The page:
Tax relief and IRS settlement advertisements insinuate that you can settle your tax debt for “pennies on the dollar.” While this may be true in some cases, those advertisements do not set reasonable expectations for most clients. The IRS has a process called an “Offer-In-Compromise” (OIC) that allows them to collect what they determine to be the “reasonable collection potential” (RCP) amount. There are strict guidelines to getting into the program, and most delinquent taxpayers will not qualify. But many taxpayers may find savings or other relief through programs such as penalty abatement or an installment agreement.
The IRS will accept an OIC when it is unlikely that the tax liability can be collected in full and the amount offered reasonably reflects the collection potential. The program’s goal is to avoid lengthy installment agreements that push past the statute of limitations on collections, normally ten years. Given this, an OIC will last 24 months at most.
The OIC program has three separate categories: doubt as to liability, doubt as to collectability, and efficient tax administration. The advertisements you see are discussing the second category, doubt as to collectability. The rules for the program are very strict. The initial requirement is that the taxpayer is current with their taxes. This means the taxpayer has filed all required returns and has paid all of their current taxes for the past year as well as any estimated taxes due. If you are a W2 employee, you are likely up to date, but if you file quarterly estimated payments, those payments need to be sent to the IRS.
Once the taxpayer is current, counsel and the taxpayer need to evaluate the taxpayer’s economic situation and determine the best procedure to settle the tax debt. Whether someone is a candidate for an OIC depends on four things: (1) the amount of the tax liability; (2) their equity in their assets; (3) their income stream; and (4) the IRS’ allowable expenses. These calculations will serve to determine if the offer “reasonably reflects the collection potential.”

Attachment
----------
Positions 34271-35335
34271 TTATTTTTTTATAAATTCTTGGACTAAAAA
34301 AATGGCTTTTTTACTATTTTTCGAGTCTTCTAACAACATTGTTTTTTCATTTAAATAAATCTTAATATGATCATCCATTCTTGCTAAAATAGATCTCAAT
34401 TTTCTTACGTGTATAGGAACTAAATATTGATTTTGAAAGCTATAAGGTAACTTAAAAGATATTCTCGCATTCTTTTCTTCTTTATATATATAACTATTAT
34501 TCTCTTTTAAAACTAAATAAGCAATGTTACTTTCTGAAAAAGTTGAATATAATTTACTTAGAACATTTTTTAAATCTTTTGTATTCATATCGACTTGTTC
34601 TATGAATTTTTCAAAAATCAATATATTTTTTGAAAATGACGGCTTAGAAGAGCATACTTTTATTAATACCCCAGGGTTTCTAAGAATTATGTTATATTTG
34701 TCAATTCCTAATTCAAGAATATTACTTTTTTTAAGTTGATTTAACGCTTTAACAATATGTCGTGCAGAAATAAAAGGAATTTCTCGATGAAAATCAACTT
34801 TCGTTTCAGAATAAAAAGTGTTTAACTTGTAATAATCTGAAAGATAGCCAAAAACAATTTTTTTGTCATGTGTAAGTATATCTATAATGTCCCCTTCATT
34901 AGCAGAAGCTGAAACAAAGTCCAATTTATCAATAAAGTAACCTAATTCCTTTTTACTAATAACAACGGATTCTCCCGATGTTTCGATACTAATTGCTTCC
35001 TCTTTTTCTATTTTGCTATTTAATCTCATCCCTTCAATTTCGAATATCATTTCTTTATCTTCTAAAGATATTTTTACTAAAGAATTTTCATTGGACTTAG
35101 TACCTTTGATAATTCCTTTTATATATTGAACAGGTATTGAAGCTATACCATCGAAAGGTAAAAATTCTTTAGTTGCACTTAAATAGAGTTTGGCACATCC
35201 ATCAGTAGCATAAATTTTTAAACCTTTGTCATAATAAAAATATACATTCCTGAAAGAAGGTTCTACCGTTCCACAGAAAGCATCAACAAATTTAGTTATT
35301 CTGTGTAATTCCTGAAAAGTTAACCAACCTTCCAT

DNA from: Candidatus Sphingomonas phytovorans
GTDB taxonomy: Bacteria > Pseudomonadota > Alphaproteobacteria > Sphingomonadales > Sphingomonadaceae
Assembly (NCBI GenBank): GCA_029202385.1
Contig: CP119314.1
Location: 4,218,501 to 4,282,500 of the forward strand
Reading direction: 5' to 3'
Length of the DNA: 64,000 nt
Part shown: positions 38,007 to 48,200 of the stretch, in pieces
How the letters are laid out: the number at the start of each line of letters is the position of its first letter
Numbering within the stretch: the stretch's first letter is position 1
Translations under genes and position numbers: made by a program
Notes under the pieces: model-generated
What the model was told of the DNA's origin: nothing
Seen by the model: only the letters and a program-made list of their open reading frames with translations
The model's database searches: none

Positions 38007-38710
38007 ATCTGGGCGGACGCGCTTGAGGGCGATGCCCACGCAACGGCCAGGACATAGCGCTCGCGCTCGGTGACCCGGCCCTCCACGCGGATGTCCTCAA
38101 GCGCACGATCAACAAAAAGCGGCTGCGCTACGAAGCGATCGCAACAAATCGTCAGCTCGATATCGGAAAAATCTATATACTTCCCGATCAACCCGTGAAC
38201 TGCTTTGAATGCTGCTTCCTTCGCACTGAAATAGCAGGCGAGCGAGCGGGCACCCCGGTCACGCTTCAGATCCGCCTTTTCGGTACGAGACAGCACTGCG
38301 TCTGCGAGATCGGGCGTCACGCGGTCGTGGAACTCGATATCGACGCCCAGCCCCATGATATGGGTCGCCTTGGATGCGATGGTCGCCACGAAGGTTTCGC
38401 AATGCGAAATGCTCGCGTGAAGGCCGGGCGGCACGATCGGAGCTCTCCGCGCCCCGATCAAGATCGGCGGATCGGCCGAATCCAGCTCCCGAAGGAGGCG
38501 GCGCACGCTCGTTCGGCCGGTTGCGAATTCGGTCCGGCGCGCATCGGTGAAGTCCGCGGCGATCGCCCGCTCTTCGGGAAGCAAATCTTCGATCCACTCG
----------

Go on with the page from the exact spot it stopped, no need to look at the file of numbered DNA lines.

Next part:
The IRS determines a reasonable collection potential using its own calculations, based on the taxpayer’s income versus their allowable expenses. The allowable expenses are housing, food, utilities, automotive costs, health insurance costs, and others. However, the IRS only allows the taxpayer a certain amount for each category, known as their “allowable standard”, which will vary based on location. If a taxpayer’s income is more than their expenses, the difference multiplied by the number of months it will take to repay the OIC amount, is included in the reasonable amount offered. For example, if a taxpayer has a monthly income of $3,000 and allowable expenses of $2,700, they have a monthly surplus of $300. Assuming the taxpayer is seeking the maximum repayment period, the income value of the RCP is $7,200 ($300 x 24 months)and the IRS will not accept anything less than that amount.
The income collection is not the only piece to the reasonable collection potential calculation.
The other part of the calculation is the taxpayer’s assets. The IRS wants to know how much the taxpayer could borrow against the property or sell the property for. This is generally determined by assessing the quick sale value of the property and reducing it by the amount of debt associated by the property. The quick sale value is 80% of the fair market price. For example, if the taxpayer owned a $200,000 home with a mortgage of $100,000,the quick sale value would be $160,000 and the taxpayer’s equity would be $60,000. The $60,000 is included in the RCP.
All of the taxpayer’s assets are included in the RCP. This includes bank accounts, cars, securities, life insurance, retirement funds, personal property, vehicles, and business interests. Each of these items comes with its own set of rules on how the RCP value is calculated.
For ease with our hypothetical tax payer, let’s assume they have no other assets except their income and home. They have $67,500 in RCP. If the taxpayer owes less than that amount, they are not an eligible candidate for OIC. If the taxpayer owes more, then they will need to prove their income expenses and debts before the IRS accepts the offer.
The OIC program is great if the taxpayer fits the requirements. The best fits are taxpayers whose home is under water and their income has been drastically reduced close to or below their allowable expenses. There are, however, many other programs available for taxpayers who do not meet the standards for OIC. For taxpayers with a clean tax payment record, the IRS even offers First Time Penalty Abatement. If you have not had a penalty in three years, you can call the IRS and they will waive your penalty. No lawyer or negotiator is needed.
Delinquent taxpayers may have tax issues stretching over a number of years which can be overwhelming. The attorneys at Leonard Sciolla can help review your case and place you in the right repayment option for your unique tax status. Call Robert Atkins at (215) 567-1530 or find us at www.leonardsciolla.com.